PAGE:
When we last checked in on Christian Scott aTunde Adjuah, he was blowing minds with his interactive LP/app Stretch Music. It was the latest instance of the New Orleans trumpeter’s left-of-center approach to music, which has evolved over the last decade to honor the jazz, hip hop, and African traditions that filter through his hometown. The melting pot of his music is potently amplified on “The Coronation of X aTunde Adjuah,” a single from his newest album Rebel Ruler. Out now on Ropeadope, the record is the first part of an LP series called The Centennial Trilogy that challenges the politcal status quo.
When compared to its New Jersey and Baltimore counterparts, Philly club music perfectly exemplifies the quintessential Philly attitude – hard, unique and really really fast.
Robert Taylor Jr. – better known by his stage name DJ Sega – is one of the greats who helped to shape the Philly club sound in the 21st century. He has been spinning in Philly since 2004 at Jamz Entertainment Center, now Rolling Thunder Skating Center. Before meeting the resident DJ Dee Square, he frequented the teen nightclub.
In 2006, DJ Sega secured a slot at the venue by hitting up Dee Square. “After introducing myself, I explained a few things to him and gave him a couple CDs of my music,” says DJ Sega. “He called me the next day, we met at my house. Couple days later, I recorded my first club music mixtape at DJ Touchtone’s house after Dee Square recorded one.”
Not long after, DJ Sega was spinning regularly at Jamz. Here, he got to perform alongside Philly Club legends such as DJ Tameli and DJ Tim Dolla.
DJ Sega recognizes Philly teen nightlife scene as “legendary.” Coming of age in the same place that gave him his start causes Jamz to have a special place in his heart.
“It was awesome!” Sega enthuses. “Spinning in front of 1,500 kids every weekend who enjoyed the same music I enjoyed was pretty incredible. Not to mention, this is one of the parties I grew up in.”
The death of his grandmother catapulted DJ Sega into producing – the only emotional outlet he now had was his music. He had just recieved a pre-released beta version of some music production software in return for filling out a survey.
“That summer I proclaimed that my senior year was going to determine a lot about who I am and what I’m going to be,” remembers Sega. “Quite a bit happened that entire year, but to keep focus, I knew I needed to start balancing my goals, and watching out for my family. I made club music for myself as an outlet to personal struggles – think of me producing at that time as a mix between a hobby and a straight jacket.” Continue reading →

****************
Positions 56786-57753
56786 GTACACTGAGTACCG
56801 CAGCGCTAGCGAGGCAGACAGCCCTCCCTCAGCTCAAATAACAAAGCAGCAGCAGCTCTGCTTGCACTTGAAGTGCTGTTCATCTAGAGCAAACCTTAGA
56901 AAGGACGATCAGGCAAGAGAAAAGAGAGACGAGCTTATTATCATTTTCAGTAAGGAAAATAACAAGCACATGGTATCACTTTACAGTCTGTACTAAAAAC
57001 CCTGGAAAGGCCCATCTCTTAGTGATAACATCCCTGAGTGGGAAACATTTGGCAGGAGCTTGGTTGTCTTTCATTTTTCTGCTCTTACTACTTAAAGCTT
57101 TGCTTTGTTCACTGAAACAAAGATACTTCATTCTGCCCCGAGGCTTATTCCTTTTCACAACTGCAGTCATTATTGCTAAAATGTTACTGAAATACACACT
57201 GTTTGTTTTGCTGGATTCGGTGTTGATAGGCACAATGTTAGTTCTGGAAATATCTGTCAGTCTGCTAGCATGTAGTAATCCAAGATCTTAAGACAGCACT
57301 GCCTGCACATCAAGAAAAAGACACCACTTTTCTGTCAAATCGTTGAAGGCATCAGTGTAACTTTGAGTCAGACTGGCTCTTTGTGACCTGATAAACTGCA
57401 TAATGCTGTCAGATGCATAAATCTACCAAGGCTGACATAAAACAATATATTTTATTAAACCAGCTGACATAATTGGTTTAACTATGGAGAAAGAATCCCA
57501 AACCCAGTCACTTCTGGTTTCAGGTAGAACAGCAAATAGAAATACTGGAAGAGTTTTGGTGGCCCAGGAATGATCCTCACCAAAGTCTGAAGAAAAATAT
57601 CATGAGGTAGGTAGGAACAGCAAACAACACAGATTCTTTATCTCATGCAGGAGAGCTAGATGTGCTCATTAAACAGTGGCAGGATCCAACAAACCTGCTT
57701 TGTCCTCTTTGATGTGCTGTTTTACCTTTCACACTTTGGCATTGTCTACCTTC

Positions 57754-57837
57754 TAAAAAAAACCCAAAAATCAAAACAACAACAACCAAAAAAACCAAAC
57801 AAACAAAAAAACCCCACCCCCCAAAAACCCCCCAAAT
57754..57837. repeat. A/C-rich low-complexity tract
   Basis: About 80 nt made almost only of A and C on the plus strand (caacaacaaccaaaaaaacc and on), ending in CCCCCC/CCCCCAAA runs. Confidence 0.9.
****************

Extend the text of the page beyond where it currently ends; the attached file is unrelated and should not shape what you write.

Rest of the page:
Eleanor Friedberger has impugned the Philadelphia Grand Jury, and roundly rejects Philly Councilman Mark Squilla’s now notorious (and already-dead) legislation proposal.
Take that, Philly. She’ll do what she wants here.
You’d have only to listen briefly to almost any of Friedberger’s work to hear something novel, enduring and for the most part accessible too — arguably a rare combination of qualities in pop music. Her three solo records are ear candy for audiophiles that never seems to wear thin, buoyant and quirky, with her trademark asynchronous lyrical delivery that manages to offer something new with each listen. And together with her brother Matthew, Friedberger’s bountiful catalog as half of the The Fiery Furnaces features eight intense studio records to date, often layered with discord and din, musical conversations of meandering meters masterfully woven with Friedberger’s bright vocal melodies, that serve to challenge and expand the listener’s sense of euphony.
In advance of her upcoming appearance at MilkBoy in Center City, our conversation with Friedberger covers everything from pop production to college keg stories, and she even offers her advice on the best way to come up with something new. Continue reading →
Though we had to take a little break from our trip back to 1969 in the #XPNGreatestYear Coutndown, the Free at Noon showcase from London’sDjango Djangomay have been the perfect band to end this week’s journey through music history. The art-rock quartet implements such a plethora of sounds, spanning the globe and several decades, that they showed the crowd at World Cafe Live, and listeners at home, how these last seven decades of music shape the here and now. Continue reading →